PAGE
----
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Dr. Aharon deGrassi

deGrassi Dr. Aharon deGrassi

Short Bio

Aharon deGrassi is a Lecturer of Geography at San José State University with 25 years of experience focused on the political economy of rural development in Africa. His current book project contributes to decolonial approaches – particularly regarding states and politics – by analyzing the relations between the colonization of Africa, the influential sociologist Max Weber, and subsequent institutionalizations of Weberian approaches in African Studies and International Development. This work builds on Dr deGrassi’s continued research on Angola’s political economy – an ethnographically based long-term and multi-method study of rural post-war reconstruction in the oil-rich country. That research also involves an historical manuscript on colonial cotton in the Kasanje area, political institutions, and the associated 1961 rural nationalist revolt. In addition, he is completing a book manuscript on the dialectical political ecology of the Guinean and Cape Verdean agronomist and liberation movement leader Amílcar Cabral, including Cabral’s work in rural Angola. Dr deGrassi has also worked with a range of international organizations and research institutes in the US, Europe and Africa. His interests include critical agrarian studies, political ecology, decolonial theory and practice, , ethnography, advocacy, intellectual history, the Green Revolution, patronage and corruption, infrastructure, democratic decentralization, institutional change, feminist theory and methodology, historical GIS, critical and relational geography, political geography, Angola, Burkina Faso, Ghana, and DR Congo. More information is available here.

Selected Publications

  • 2019    ‘Monumental Relations: Connecting Memorials and Conversations in Rural and Urban Malanje Province, Angola,’ Kronos: Southern African Histories [Cape Town] 45(1): 17-45.
  • 2018    ‘Beyond Gatekeeper Spatial Metaphors of the State in Africa: Relational Geo-Histories of Angola,’ Third World Thematics 3(3): 398-418, doi.org/10.1080/23802014.2018.1466660
  • 2018    ‘Changing Paths and Histories: Mapping Pre-Colonial Connections in Africa,’ Radical History Review 131 (May): 169-175, doi.org/10.1215/01636545-4355305
  • 2015    ‘Rethinking the 1961 Baixa de Kassanje Revolt: Towards a Relational Geo-History of Angola,’ Mulemba: Revista Angolana de Ciências Sociais [Luanda] 5(10): 53-133.
  • 2009    ‘ “Neopatrimonialism” and African Agricultural Development: Contributions and Limitations of a Contested Concept,’ African Studies Review 51(3): 107-133, doi.org/10.1353/arw.0.0087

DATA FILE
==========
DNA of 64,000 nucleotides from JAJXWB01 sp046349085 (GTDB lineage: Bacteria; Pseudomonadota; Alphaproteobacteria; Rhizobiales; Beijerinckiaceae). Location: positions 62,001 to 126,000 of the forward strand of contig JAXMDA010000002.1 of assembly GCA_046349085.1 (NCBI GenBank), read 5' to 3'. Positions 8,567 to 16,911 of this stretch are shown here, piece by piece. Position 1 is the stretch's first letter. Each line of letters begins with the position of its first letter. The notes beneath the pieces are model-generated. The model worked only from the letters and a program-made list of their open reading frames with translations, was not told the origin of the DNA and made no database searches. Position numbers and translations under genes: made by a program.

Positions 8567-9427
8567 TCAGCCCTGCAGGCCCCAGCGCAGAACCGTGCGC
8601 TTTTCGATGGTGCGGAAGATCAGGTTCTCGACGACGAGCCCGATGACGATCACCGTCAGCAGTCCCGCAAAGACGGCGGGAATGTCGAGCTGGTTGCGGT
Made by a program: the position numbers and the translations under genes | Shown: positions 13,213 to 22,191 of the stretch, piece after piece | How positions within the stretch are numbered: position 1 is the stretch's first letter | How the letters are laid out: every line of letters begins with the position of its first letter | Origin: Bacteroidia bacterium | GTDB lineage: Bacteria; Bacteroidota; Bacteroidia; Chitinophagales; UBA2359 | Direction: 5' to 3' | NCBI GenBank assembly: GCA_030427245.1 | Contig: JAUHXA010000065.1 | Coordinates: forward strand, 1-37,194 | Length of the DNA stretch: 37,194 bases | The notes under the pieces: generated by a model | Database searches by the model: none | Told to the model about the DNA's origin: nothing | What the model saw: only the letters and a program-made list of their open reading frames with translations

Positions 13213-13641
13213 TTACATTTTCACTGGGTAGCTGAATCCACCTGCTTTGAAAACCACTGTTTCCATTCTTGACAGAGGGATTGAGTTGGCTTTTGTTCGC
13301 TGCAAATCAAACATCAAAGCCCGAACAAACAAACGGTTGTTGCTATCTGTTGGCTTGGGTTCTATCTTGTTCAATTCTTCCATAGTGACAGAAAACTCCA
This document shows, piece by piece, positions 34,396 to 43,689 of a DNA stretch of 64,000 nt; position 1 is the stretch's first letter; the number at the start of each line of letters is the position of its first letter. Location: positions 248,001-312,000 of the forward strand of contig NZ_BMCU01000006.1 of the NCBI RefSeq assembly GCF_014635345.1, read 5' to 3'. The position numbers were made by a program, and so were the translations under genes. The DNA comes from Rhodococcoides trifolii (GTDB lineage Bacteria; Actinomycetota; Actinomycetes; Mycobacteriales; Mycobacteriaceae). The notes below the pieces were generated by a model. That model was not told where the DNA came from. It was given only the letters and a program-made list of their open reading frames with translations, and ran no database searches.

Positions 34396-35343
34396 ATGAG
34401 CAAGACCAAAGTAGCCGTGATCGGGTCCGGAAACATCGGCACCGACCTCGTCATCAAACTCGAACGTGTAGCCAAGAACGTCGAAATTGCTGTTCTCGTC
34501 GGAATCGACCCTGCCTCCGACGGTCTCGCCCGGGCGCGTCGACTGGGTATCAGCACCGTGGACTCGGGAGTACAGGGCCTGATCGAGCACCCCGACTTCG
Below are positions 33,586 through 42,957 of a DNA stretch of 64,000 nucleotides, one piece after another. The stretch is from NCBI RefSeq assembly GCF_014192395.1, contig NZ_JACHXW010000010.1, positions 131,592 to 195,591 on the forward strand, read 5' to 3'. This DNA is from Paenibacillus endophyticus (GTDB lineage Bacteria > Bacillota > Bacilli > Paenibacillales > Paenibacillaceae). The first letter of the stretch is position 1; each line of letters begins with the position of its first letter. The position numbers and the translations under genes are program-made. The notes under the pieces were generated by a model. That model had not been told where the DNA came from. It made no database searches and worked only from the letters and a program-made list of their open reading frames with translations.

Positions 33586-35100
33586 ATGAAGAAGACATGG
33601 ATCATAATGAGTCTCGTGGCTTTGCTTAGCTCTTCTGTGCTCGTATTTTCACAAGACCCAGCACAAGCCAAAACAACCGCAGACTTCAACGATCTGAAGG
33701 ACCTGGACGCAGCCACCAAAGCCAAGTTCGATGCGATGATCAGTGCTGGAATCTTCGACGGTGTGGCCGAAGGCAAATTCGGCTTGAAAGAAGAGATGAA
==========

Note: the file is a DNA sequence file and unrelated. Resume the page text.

Project Description

In my book project ‘Decolonizing the Study of the State: Max Weber, Colonialism, and African Studies,’ I critically excavate how prominent methodologies and categories of knowledge that are often taken-for-granted today were mediated by colonial and gendered contexts, conditions, practices and circulations. I reposition Weber’s work as connected, partial and situated by analyzing his life and collected works (Gesamtausgabe) in relation to critical African studies, research on German colonialism, and political landscapes.

Critical re-conceptualizations of the state, corruption, patriarchy and patronage remain crucial to understanding and changing geographies of injustice and liberation. I contribute to new more reflexive, relational and multiple forms of such knowledge by analyzing how Weber’s influential concepts and methods were mediated in multiple ways through his colonial contexts, such as his reliance on explorers’ biased accounts (evident in Weber’s hundreds of examples from Africa), and his own relatives’ prominent colonial shipping lines and Congo rubber concessions. I then de-naturalize contemporary Weberian approaches by tracing the geographic archaeologies of the personal and academic networks through which such approaches were institutionalized in the social sciences, in African Studies, and in policy discussions about the politics of international development (for example, in notions of rule-of-law, territorial sovereignty, political capitalism and patrimonialism). In so doing, I contribute to enabling alternative conceptualizations of states, of political rule, and of the goals and effective avenues for progressive advocacy.

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